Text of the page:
I’ve been on what (for me, anyway) counts as a bit of a game binge with Age of Steam. I’ve recently played Age of Steam on the Scandinavia, Ireland, Germany, and new France maps. And I also had a chance to try out Railroad Tycoon: The Boardgame.
Age of Steam has always been the ultimate “bubble game” for me. On the one hand, I like its money management elements – you are caught between needed big capital improvements and the debt required to finance them. On the other hand, the game lacks the polish we’ve come to expect from games these days. The sub-par graphics and rules are one element of this, but the main thing is the serious systemic imbalances: the fact that so many of the special actions are worthless or almost worthless in most circumstances; and the fact that the late-game bidding is so weird because money doesn’t count for anything at game end (it isn’t even a tie-breaker). And let’s not forget the awkward victory conditions, which encourage all sorts of odd tile-laying so you can turn money you can’t use into track you can’t use – the track at least being worth points.
I do still sort of like Age of Steam, but I think with all the imbalances, it’s now on a terminal downward slope for me after about 10 games. In the great German-style games, like El Grande, Settlers of Catan, or Puerto Rico the players have resources that they have to make tough choices about how to spend. Because many of the resource “sinks” in Age of Steam are so unbalanced, the choices are more about figuring out which options are viable at all. This just isn’t all that entertaining, and misjudgments can have seriously debilitating effects. As a player of German-style games, I have come to trust the designer, in that if he or she puts something in the game, it is a viable choice. Such is not the case here, and it requires an attitude adjustment. Still, even with all this, I think Age of Steam is close to being pretty good. If the roles were re-developed, and the victory conditions re-thought, and the role of randomness reconsidered, some of these issues could be resolved, and the income vs. debt balance (the really good part of the game) could shine. As it is, though, it’s just not there.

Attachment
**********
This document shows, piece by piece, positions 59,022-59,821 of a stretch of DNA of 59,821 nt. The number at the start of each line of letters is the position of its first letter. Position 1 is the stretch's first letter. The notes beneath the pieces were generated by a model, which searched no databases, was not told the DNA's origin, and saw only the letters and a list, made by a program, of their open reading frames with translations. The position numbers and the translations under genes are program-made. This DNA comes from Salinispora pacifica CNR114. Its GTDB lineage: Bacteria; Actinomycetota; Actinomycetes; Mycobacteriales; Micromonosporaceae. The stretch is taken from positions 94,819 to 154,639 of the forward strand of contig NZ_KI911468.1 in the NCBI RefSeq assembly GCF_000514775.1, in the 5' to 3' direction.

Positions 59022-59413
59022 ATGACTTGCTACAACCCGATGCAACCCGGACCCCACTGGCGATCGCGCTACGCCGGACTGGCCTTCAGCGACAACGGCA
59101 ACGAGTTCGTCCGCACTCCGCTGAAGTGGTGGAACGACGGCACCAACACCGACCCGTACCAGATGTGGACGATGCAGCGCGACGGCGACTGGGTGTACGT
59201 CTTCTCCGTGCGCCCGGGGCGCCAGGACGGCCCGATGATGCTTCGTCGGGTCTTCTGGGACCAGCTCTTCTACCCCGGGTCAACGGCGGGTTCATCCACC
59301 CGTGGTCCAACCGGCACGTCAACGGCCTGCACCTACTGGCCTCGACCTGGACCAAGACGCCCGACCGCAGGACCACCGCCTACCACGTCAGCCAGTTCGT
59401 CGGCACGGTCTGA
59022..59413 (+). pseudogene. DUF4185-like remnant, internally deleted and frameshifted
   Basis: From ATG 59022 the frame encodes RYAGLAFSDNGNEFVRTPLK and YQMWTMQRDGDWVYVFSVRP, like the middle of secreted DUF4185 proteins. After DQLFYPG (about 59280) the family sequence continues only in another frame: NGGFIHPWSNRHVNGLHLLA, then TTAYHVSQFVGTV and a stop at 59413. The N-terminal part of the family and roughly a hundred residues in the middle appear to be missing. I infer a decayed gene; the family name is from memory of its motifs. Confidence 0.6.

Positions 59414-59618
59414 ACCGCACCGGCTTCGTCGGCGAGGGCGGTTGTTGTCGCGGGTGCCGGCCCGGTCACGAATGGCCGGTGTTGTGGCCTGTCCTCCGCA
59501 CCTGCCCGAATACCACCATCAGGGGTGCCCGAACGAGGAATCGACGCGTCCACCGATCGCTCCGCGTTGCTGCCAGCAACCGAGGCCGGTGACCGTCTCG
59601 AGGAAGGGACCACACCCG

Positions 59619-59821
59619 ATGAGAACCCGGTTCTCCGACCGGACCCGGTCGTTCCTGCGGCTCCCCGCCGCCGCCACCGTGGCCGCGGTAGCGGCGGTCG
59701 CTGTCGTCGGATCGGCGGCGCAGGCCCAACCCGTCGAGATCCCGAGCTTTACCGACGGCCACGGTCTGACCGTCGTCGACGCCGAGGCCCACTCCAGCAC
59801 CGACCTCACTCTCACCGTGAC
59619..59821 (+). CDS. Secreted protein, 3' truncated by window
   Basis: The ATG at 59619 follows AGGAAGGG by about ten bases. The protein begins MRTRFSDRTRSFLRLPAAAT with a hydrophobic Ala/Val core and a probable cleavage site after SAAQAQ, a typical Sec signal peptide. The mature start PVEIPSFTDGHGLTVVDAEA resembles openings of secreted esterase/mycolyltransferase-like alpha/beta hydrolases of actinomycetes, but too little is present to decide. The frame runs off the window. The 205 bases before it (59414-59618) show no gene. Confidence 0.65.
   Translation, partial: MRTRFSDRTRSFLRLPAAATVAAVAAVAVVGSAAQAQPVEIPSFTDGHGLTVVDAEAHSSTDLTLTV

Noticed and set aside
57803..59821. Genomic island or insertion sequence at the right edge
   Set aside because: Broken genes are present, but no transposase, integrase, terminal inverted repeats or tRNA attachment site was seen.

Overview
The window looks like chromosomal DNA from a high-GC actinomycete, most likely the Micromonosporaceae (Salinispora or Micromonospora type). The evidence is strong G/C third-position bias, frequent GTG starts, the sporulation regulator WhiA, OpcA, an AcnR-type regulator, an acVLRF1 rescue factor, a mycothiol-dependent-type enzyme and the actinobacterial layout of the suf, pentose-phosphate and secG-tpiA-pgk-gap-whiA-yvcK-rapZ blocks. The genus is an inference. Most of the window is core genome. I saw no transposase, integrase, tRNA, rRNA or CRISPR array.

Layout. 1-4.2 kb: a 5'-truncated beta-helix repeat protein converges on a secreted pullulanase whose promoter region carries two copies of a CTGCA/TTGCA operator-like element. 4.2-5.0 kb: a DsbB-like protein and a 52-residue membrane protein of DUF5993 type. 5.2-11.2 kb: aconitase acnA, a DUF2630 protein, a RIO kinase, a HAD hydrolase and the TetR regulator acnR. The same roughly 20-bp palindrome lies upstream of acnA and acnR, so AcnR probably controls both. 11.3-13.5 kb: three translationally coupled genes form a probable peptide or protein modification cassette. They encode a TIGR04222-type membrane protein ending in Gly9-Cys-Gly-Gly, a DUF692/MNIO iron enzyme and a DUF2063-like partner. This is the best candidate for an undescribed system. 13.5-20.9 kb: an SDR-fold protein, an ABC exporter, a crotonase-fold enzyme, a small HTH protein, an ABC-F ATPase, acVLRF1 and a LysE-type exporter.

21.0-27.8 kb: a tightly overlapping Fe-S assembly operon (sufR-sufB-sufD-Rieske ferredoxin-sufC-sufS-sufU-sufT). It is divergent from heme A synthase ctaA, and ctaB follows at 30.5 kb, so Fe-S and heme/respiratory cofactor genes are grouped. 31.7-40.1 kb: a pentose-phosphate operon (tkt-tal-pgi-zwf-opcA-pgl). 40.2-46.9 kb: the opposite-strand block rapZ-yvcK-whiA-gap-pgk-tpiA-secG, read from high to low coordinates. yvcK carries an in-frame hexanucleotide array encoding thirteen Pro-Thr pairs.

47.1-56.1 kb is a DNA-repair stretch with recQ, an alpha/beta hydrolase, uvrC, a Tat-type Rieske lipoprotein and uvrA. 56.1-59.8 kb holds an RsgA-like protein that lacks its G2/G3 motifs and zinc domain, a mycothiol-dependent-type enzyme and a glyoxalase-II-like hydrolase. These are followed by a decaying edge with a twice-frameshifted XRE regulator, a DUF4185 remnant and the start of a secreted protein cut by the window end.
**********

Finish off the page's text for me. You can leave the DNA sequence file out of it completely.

When Railroad Tycoon came out last year, I went over to BoardGameGeek and surfed people’s comments and opinions, and read some online reviews. In general, I wasn’t that optimistic, because most people seemed to think of it as a simplification of Age of Steam. At the end of the day, though, I was somewhat more impressed with Railroad Tycoon than I ended up being with Age of Steam.
The reason for this is simple: in Railroad Tycoon, the role selection is gone. Instead, you have three actions per turn to spend on a variety of ways of improving your corporate empire: building track, making deliveries, improving your trains, developing cities, and so on. This leads to consistently more interesting choices than you face in Age of Steam, where your options are a lot more constrained. Between the rich turn-to-turn choices (including a lot more ways to spend money) and the fact that Railroad Tycoon retains the interesting debt-or-development choices, I think it is the fundamentally superior game.
Railroad Tycoon still has some significant issues. It seems to have played a shell game with the imbalances of Age of Steam. It hasn’t gotten rid of them, although it has moved them into areas where they do less damage. The game features a lot of special action cards. These can be of two types: cards with one-time or recurring powers available for draft, which you can take as one of your action choices; or cards which offer an income bonus to the first player able to fulfill their conditions (getting a 4-train, making a 3-length delivery, connecting Baltimore to Toledo, that sort of thing).
The first serious red flag are cards like the one that gives you a 20-income bonus for connecting New York to the West. After playing, I find it inconceivable that this could ever be done short of colossal debt that would be suicidal. The game is too short and the cost of making the Western connection too high. On further inspection, there are many cards in the deck that are too weak to even consider taking outside of very, very specialized circumstances.
Obviously, cards that are too weak aren’t a critical problem. They aren’t exactly desirable, but in this case you can ignore them and focus on the many other action choices. The more serious question is whether there are cards that are too strong. This, I am not sure of. There are a few cards (the first to make a 3-length delivery, the first to upgrade a train to level 4, and the first to deliver to certain cities) which offer potentially unbalancing payoffs when scored very early in the game. Normally, players are making one or two income points at a time until they’ve build out their network; these cards can give you easy 3-4 point income bumps, and getting one or two early can make a big difference to your chances.
So, I’m not generally enamored of the cards, and find it hard to believe that any effort at all was spent balancing them. But in general, I think they do a lot less damage than the unbalanced and constraining roles in Age of Steam, and I think by opening up the flow of the turn sequence to more player options, Railroad Tycoon presents a more interesting game. But like Age of Steam, this inability to get the balance right is what keeps game companies like Eagle, Warfrog, and Fantasy Flight from operating on the same level as the Germans.